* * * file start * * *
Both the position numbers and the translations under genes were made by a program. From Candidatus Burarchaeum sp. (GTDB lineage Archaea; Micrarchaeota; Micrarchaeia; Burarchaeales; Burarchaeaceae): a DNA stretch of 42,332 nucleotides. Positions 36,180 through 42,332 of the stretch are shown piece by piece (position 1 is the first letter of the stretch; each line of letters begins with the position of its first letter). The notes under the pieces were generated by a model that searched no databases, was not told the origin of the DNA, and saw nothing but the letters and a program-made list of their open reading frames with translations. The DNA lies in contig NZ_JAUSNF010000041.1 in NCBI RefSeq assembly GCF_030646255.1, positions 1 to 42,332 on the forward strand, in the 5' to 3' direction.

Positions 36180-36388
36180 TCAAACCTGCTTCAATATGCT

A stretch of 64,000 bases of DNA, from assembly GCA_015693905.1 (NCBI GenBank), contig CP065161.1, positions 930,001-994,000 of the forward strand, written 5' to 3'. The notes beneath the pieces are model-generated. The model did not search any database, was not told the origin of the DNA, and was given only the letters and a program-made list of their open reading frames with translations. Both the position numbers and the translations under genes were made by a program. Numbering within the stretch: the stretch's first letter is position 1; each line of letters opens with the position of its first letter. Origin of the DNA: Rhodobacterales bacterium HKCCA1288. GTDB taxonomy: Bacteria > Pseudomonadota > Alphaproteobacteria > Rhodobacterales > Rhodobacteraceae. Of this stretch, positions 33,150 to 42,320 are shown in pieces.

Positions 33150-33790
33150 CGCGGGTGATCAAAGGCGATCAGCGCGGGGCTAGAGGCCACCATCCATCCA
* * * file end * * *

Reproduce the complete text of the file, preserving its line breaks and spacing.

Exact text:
Both the position numbers and the translations under genes were made by a program. From Candidatus Burarchaeum sp. (GTDB lineage Archaea; Micrarchaeota; Micrarchaeia; Burarchaeales; Burarchaeaceae): a DNA stretch of 42,332 nucleotides. Positions 36,180 through 42,332 of the stretch are shown piece by piece (position 1 is the first letter of the stretch; each line of letters begins with the position of its first letter). The notes under the pieces were generated by a model that searched no databases, was not told the origin of the DNA, and saw nothing but the letters and a program-made list of their open reading frames with translations. The DNA lies in contig NZ_JAUSNF010000041.1 in NCBI RefSeq assembly GCF_030646255.1, positions 1 to 42,332 on the forward strand, in the 5' to 3' direction.

Positions 36180-36388
36180 TCAAACCTGCTTCAATATGCT

A stretch of 64,000 bases of DNA, from assembly GCA_015693905.1 (NCBI GenBank), contig CP065161.1, positions 930,001-994,000 of the forward strand, written 5' to 3'. The notes beneath the pieces are model-generated. The model did not search any database, was not told the origin of the DNA, and was given only the letters and a program-made list of their open reading frames with translations. Both the position numbers and the translations under genes were made by a program. Numbering within the stretch: the stretch's first letter is position 1; each line of letters opens with the position of its first letter. Origin of the DNA: Rhodobacterales bacterium HKCCA1288. GTDB taxonomy: Bacteria > Pseudomonadota > Alphaproteobacteria > Rhodobacterales > Rhodobacteraceae. Of this stretch, positions 33,150 to 42,320 are shown in pieces.

Positions 33150-33790
33150 CGCGGGTGATCAAAGGCGATCAGCGCGGGGCTAGAGGCCACCATCCATCCA